Some Health Care Legislation Could Pass Congress Despite Leadership Turmoil

The leadership turmoil in the U.S. House of Representatives has clouded the outlook for passing health care legislation this year. However, there’s also a lot of momentum in Congress behind the health policy work that already has been done, so some health care reforms “have a chance of hitching a ride on a big catch-all bill at the end of the year. And legislation that doesn’t cross the finish line this year will carry over to next year.”

That was the word from Geoff Manville, partner at Mercer, during a recent webinar that provided an update on health care law and policy.

Drug pricing reform legislation has bipartisan support in Congress and backing from employers, Manville said. But the timing and shape of final legislation this year may depend on the need for revenue in an end-of-year package.

Two drug pricing reform bills – HR 5378 and S. 1339 – target pharmacy benefit managers in the commercial market. The bills seek lower costs through greater transparency, provider competition and billing reforms. Highlights of those two bills include:

  • Requiring extensive new disclosures by PBMs to plan sponsors.
  • Requiring PBMs to pass through to health plans all rebates, fees discounts and other remuneration.
  • Banning “spread pricing” in the commercial market.
  • Requiring PBMs and third-party administrators to disclose direct and indirect compensation to plan fiduciaries.
  • Codifying, strengthening and expanding price transparency rules.

The Biden administration’s proposals on mental health policies and telehealth also could see a new legislative push, Manville said.

The administration proposed a rule that aims to reinforce and bolster the Mental Health Parity and Addiction Equity Act and seeks comment on how standalone telehealth might enhance access to mental health and substance use disorder care.

Health Savings Account rules up for action

The House Ways and Means Committee passed two bills updating health savings account rules, and Manville said those bills could be part of a year-end mix of legislation.

The Bipartisan HSA Improvement Act (HR 5688) would allow individuals to convert their own health care flexible spending or health reimbursement arrangement dollars into an HSA, subject to certain limitations and requirements.

The HSA Modernization Act (HR 5687) increases annual HSA contribution limits, allows HSA-eligible spouses aged 55 and older to make catch-up contributions to the same HSA, and allows HSA funds to be used for qualified long-term care services needed for chronically ill individuals.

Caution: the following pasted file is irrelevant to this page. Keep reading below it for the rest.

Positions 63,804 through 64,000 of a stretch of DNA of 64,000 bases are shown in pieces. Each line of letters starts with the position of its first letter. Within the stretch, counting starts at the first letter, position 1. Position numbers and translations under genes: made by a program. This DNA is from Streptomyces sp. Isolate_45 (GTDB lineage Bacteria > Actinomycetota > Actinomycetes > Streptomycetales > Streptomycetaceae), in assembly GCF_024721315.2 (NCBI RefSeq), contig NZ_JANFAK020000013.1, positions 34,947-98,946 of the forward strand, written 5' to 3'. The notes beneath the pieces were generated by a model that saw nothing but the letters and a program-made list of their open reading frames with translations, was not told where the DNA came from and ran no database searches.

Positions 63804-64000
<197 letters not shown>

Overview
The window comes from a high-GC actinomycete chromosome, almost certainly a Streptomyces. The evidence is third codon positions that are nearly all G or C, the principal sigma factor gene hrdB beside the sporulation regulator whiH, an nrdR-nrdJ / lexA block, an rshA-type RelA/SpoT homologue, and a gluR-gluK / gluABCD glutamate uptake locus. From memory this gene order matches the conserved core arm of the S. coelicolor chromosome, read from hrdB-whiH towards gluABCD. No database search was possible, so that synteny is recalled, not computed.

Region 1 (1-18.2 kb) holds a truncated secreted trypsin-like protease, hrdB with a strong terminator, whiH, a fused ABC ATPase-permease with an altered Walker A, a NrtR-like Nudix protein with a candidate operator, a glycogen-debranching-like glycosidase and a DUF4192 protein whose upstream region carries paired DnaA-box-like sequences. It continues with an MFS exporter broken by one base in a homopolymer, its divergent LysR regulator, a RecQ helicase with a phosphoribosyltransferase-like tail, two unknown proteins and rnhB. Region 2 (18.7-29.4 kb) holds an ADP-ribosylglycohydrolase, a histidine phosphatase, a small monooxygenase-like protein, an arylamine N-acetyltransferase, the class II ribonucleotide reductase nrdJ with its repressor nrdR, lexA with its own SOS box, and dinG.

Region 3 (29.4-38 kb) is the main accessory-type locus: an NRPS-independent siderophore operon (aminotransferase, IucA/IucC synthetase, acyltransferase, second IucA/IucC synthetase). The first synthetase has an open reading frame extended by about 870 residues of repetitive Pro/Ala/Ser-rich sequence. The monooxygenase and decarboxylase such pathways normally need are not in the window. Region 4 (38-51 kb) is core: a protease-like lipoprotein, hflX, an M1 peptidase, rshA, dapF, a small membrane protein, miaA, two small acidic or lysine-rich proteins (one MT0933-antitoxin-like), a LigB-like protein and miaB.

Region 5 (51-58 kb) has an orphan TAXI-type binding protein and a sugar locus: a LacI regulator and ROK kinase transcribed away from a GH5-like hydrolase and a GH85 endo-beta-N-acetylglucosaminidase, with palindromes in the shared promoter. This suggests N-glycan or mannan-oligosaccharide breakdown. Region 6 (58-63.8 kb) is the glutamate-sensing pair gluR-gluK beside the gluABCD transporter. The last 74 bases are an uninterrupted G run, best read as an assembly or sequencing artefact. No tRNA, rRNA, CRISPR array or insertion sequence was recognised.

The House also passed the CHOICE Arrangement Act (HR 3799), which contains four Republican proposals targeting small employers. The bill, which Manville said faces an uncertain future in the Senate, allows employers to subsidize individual health insurance coverage through Individuals Coverage Health Reimbursement Arrangements, expands access to Association Health Plans for businesses and self-employed workers, prevents stop-loss insurance from being regulated as health insurance, and requires the treasury department to notify employers about tax-advantaged flexible health insurance benefits.

SECURE 2.0, DC plans also in the spotlight

Also topping the Capitol Hill agenda, Manville said, are a follow-up to SECURE 2.0 and legislation surrounding defined contribution plan investments. Retirement policy is largely shifting to the regulatory arena, he said.

Work on a SECURE 2.0 technical corrections bill continues but its timing is uncertain, he said. Lawmakers are outlining some intended fixes to the bill as plan sponsors submit their own lists of corrections they want to see.

A bipartisan House bill would permit 403(b) plans to invest in collective trusts. The bill, HR 3063, was approved by the House Financial Services Committee and its supporters are aiming for a vote by the full House.

Recent legislation begins to set the table for the next potential reform package, Manville said. The Auto-Reenroll Act (HR 4924 and S 2517) seeks to encourage adoption of automatic re-enrollment in retirement savings plans. The Lifetime Income for Employees Act (HR 3924) would ease rules on annuities as a default option in retirement savings plans. The Women’s Retirement Protection Act (HR 2060 and S 2627) seeks spousal consent for DC plan distributions.


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